Living off the grid and relying totally on solar power is not a great idea. There are days and even a month or two in the winter in which only a few sunny days will appear. If we only had solar to rely on for electricity, it would become very unnerving seeing our battery bank’s stored energy dropping faster than we can make with our solar panels.
Choosing the right generator for us.
We knew we needed a backup source of power. A wind generator was a possible option, but during the winter when the sun isn’t shining, the wind is not blowing either. We knew a generator would be necessary, so how did we pick the right one for us. I researched propane generators that can be turned on by the inverter when the battery bank is low and without needing me to go outside to start it. I also looked at the diesel generators, powerful, strong and durable. I liked the concept of a diesel generator since the military had relied heavily on them in the past for generating power for our ships, submarines, and rural bases. The diesel generator has been tested and has proved their worth. I also liked the possibility of eventually converting the generator to run on biodiesel.
The last generator I looked at was the cheaper portable gasoline generator. Not my favorite, not as quiet as the propane, but comparable in noise to a diesel. However, the one thing the portable gas generator had that changed my mind was the fact that it was portable. When performing construction, a portable generator is extremely valuable. I could move it about the property if requiring power further from the house than an extension cord could provide.
If I had a home already established and was plumbed for propane gas, I would have chosen the quieter and fully automated propane generator that produced between 7 – 10 kilowatts. Which could be a real possibility in the future once my building projects are complete. But, until that time in our life, we have our portable gas generator by Rigid. We have grown to appreciate this generator for being faithful even when we haven’t with the suggested maintenance schedule. The Zero Gravity system has been a blessing making transport as easy as a moving dolly. The generator is loud and obnoxious, but when sitting in the dark, it’s loud growl is a welcomed noise along with the lights it powers up. The generator has a vibration that has worn many of the wires and screws out, which has brought us to “generating” repairs.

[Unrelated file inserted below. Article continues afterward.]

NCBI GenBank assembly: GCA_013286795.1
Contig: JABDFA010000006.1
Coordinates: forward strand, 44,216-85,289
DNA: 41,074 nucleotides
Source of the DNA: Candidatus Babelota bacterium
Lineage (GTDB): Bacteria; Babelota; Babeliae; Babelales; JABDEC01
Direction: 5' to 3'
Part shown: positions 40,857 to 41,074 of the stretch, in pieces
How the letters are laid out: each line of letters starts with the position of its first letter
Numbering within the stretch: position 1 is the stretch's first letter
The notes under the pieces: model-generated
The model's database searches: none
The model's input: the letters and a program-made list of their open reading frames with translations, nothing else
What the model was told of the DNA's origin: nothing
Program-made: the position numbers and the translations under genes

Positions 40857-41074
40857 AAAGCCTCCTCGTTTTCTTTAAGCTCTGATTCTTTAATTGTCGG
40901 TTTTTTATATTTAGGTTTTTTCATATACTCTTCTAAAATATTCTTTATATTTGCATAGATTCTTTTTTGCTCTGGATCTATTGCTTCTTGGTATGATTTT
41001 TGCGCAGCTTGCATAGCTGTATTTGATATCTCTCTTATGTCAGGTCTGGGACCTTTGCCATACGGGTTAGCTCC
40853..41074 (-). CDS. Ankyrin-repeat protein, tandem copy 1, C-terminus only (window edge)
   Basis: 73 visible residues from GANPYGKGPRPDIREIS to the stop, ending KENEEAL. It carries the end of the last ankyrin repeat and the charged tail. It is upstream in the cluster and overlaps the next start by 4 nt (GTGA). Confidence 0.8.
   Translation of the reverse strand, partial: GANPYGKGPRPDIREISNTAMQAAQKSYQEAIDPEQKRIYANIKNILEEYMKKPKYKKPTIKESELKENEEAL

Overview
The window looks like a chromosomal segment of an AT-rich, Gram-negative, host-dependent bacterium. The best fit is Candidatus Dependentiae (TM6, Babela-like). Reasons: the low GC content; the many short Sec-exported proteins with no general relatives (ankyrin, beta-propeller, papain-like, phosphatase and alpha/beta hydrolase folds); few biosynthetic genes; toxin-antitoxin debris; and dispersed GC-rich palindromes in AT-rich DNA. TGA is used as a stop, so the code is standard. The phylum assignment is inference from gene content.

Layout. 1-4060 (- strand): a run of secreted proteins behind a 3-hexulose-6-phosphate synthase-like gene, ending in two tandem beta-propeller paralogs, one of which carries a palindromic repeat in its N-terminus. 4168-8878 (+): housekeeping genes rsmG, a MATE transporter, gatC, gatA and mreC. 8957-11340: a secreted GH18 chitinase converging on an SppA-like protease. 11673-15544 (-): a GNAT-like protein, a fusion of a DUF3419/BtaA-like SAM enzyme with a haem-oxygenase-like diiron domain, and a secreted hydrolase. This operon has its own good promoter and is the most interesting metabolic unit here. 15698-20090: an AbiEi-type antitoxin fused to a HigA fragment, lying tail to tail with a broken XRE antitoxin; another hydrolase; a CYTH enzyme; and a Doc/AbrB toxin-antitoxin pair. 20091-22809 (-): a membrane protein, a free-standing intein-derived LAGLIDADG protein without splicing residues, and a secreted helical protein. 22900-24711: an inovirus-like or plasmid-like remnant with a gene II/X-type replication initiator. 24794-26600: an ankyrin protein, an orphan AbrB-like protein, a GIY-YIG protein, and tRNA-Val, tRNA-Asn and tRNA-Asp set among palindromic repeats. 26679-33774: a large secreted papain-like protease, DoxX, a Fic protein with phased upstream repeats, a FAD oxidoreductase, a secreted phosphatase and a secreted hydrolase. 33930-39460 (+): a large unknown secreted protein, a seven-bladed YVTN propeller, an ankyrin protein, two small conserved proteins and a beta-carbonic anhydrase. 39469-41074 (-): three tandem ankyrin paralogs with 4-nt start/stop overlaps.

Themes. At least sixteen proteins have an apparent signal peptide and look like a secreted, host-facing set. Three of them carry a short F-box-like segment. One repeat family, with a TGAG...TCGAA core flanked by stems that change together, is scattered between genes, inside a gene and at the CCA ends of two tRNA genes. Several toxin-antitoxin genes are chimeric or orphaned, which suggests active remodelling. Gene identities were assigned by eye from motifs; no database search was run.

If you are on the grid and are considering a backup generator for your home. There are some things to consider. Do you have natural gas line supplied to your home? If so, you may want to consider a 10 kw -12 kw Generac, which can be turned on through a sub panel and power your entire house within reason. If don’t have a natural gas supply line or don’t trust the system in a natural disaster crisis, such as living in a region with earthquakes, you may want to consider a large propane tank option or have a large diesel tank and use a diesel generator backup instead. The fuel, propane and diesel, in both these options can be stored long periods of time without needing fuel additives or worrying about the fuel spoiling. Remember ethanol gasoline stored over a few months can easily clog the carburetor and prevent the generator starting when most needed. Gasoline generators should not be considered for long term storage applications.
I must confess I am not an electrician, mechanic, plumber, or technically versed in fixing equipment. I am a school teacher, an English teacher for 10 years and a full-time Social Studies teacher for the past six. The salary of a teacher is pretty low compared to every profession out there. Early on in our marriage, we realized we couldn’t afford to pay a mechanic to fix our cars without entering into ridiculous credit card debt. I decided if I can read Shakespeare and communicate it to junior high students, I could read a technical manual. So, I purchased manuals and the tools necessary to fix the cars and odd jobs around the house. Through trial and error, I began to improve my skills as a self-taught handy-man.
Fixing the generator
Now, the generator is down. It still runs, but will no longer charge because of a breaker that keeps tripping. In the video I show how I tear the generator’s electrical panel out and replace the damaged components. I am glad everything turned out well. I am discovering as I live off the grid and begin troubleshooting problems with equipment, that I am able to fix things without having a manual. This is a great place to be as I long to be more self-sufficient and to repair my own equipment without facing the high hourly rates many repair shops are charging.
The downside to fixing your own equipment is having to face the poor workmanship many manufacturers are doing. When installing the new receptacle, one of the screws for attaching the wires was cross threaded. The flat head screw driver broke free from the screw as I was using as much force as I could, and it cut my other hand holding the receptacle. This frustrated me even more. It was so difficult to remove I eventually had to use locking pliers. I am discovering as I purchase aftermarket replacement parts that the general care in the quality is being ignored and no quality control seems to be in place. If this is the case, I wonder how much of the repair industry is running into the same problem and having people return for the same work due to inferior replacement parts.
Are you facing the same problem? Are you running into poor workmanship when you purchase goods and have a sense that there is a lack of quality control?